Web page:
I think there's a lesson here: doing something in hardware isn't automatically cool, particularly for kids. It's harder to make things happen, so we veteran geeks get a thrill from it. We think that because it's physical, real, and a Robot, kids will automatically be excited. But for kids who are learning, and who don't appreciate the significance of the challenge, it's just hard and unrewarding.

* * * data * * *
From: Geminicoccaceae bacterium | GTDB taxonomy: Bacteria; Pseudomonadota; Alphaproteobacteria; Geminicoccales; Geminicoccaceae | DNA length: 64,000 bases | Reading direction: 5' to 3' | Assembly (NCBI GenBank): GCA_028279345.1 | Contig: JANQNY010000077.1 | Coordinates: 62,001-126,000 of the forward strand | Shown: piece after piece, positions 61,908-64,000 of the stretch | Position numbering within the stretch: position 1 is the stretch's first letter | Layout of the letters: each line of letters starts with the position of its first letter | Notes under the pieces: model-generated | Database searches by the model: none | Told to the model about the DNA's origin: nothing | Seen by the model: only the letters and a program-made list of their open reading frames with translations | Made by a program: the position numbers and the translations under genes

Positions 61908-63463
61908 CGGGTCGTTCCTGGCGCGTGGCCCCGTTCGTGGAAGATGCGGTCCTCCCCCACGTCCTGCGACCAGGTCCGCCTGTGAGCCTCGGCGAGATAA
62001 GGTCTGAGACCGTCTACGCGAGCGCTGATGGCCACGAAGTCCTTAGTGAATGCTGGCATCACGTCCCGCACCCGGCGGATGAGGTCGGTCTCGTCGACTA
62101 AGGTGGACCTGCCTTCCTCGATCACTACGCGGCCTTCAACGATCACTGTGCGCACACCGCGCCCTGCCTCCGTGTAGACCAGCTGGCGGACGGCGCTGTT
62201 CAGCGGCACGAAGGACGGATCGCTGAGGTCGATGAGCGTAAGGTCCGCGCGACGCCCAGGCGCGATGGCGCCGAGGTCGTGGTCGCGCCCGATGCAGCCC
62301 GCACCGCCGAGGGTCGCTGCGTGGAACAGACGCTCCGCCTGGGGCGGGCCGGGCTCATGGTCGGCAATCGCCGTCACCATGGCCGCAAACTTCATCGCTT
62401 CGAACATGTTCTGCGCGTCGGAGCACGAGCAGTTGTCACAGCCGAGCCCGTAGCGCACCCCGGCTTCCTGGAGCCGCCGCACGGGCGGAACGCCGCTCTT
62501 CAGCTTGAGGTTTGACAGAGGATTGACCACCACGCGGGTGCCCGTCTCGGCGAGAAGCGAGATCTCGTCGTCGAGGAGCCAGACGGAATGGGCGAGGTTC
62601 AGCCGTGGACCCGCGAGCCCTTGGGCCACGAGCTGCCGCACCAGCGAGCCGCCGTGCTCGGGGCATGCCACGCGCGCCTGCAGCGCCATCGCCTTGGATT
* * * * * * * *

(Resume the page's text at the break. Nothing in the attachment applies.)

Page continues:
My impression is that robotics programs in primary and secondary schools is that many have been successes, but limited successes. I mean, the relative expansion of Lego robotics in schools has coincided with a virtual collapse of computer science US K-12 schools in general.